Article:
Interpol
Sun Oct 24
Crystal Ballroom
1332 W Burnside

"Derivative" is an overly demonizing weapon turned on most non-experimental rock bands. It's a common ailment, this derivativeness, its most frequent affront being that it produces incredibly boring records. But for a good time, sometimes that derivative rock does just fine. It's the equivalent of having your choice of two blondes, natural and bottle. In five years one will still be platinum, and in five weeks the other will look beat. But tonight, one's as good as the other.

Interpol stands accused not only of being derivative, but actually exhuming Ian Curtis and extracting his DNA in an attempt to reproduce Joy Division. Their debut, Turn on the Bright Lights, was unbearably dull after the third listen. The sullen, retro poppy post-punk nü goth upchuck was fine, but seemed insincere, underscored by the lot of nothing exiting singer Paul Banks' monotonous head. Nonetheless, the familiar, likeable gist ignited the masses. Like other eye rollers, I didn't get into bed with Interpol. I checked out Interpol's ass, that's it.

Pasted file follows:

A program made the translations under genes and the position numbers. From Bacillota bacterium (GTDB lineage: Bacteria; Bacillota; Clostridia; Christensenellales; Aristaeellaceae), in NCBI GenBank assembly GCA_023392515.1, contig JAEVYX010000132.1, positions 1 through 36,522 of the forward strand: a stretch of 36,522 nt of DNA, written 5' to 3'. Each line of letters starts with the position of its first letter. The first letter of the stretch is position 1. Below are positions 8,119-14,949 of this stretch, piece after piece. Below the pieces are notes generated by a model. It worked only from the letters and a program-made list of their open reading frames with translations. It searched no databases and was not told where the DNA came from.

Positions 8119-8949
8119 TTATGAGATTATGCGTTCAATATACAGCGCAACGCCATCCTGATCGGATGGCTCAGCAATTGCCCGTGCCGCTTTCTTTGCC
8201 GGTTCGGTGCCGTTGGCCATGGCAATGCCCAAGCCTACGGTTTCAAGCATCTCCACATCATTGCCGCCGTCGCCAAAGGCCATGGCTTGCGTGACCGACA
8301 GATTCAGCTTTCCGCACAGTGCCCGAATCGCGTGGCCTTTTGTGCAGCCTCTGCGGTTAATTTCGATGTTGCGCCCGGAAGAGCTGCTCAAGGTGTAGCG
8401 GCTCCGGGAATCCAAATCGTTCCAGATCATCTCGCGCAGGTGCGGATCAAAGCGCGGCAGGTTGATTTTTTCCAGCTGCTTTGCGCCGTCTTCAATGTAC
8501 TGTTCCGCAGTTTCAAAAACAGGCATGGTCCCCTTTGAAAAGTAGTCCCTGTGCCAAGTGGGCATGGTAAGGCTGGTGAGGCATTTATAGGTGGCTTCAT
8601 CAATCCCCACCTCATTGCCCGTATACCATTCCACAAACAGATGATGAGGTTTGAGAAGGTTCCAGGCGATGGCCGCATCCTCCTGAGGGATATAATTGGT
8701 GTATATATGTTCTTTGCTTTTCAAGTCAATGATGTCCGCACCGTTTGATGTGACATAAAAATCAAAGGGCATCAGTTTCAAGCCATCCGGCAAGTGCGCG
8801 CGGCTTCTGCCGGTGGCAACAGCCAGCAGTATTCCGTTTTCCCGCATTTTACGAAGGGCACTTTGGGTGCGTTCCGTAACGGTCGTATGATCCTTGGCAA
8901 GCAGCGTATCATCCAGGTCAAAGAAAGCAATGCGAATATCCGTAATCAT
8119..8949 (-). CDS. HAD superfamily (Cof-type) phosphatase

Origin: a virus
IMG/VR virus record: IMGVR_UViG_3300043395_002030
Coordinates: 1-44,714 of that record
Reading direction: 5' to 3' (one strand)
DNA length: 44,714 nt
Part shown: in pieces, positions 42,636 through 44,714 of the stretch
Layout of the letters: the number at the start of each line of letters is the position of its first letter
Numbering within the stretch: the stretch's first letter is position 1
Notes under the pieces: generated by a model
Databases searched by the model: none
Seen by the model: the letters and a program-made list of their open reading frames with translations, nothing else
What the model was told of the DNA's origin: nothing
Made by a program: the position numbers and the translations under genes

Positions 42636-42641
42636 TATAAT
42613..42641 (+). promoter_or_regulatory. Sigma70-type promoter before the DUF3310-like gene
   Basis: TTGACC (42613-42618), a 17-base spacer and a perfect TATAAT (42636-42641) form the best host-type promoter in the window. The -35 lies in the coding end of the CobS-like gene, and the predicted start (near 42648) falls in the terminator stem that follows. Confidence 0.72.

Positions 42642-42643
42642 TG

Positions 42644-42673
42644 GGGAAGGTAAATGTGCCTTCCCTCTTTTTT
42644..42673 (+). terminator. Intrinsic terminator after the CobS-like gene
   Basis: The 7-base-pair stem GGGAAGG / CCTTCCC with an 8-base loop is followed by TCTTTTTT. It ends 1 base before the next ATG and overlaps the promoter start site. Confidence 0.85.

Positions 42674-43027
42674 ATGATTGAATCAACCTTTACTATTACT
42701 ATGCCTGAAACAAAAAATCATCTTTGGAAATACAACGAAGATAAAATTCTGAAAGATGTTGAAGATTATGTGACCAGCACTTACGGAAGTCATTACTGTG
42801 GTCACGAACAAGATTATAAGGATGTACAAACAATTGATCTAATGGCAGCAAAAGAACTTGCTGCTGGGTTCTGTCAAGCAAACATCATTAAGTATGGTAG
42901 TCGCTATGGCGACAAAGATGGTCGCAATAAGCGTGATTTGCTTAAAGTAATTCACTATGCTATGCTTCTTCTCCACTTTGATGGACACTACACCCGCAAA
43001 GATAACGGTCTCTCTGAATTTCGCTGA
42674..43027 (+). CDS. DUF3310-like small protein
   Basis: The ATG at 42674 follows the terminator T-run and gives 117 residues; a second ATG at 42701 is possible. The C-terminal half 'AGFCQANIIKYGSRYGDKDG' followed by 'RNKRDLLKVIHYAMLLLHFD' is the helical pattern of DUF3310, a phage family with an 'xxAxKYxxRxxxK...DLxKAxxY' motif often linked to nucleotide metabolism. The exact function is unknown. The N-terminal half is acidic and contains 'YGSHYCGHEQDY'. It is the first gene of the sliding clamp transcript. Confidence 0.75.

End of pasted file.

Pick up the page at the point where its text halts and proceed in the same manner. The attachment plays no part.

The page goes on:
Their latest, Antics, while no jarring transition, moves in small but important ways away from the mimicry that earned their public flogging from the derivative police. They've upped the pop and diluted the sad bastard, giving Banks more breathing room--a mixed blessing, considering his one-pitch bleats, and lyrics that never rise above a third grade reading level.

The newfound sunshine carries them away from their heroes. That makes them a better band, and Antics a better album.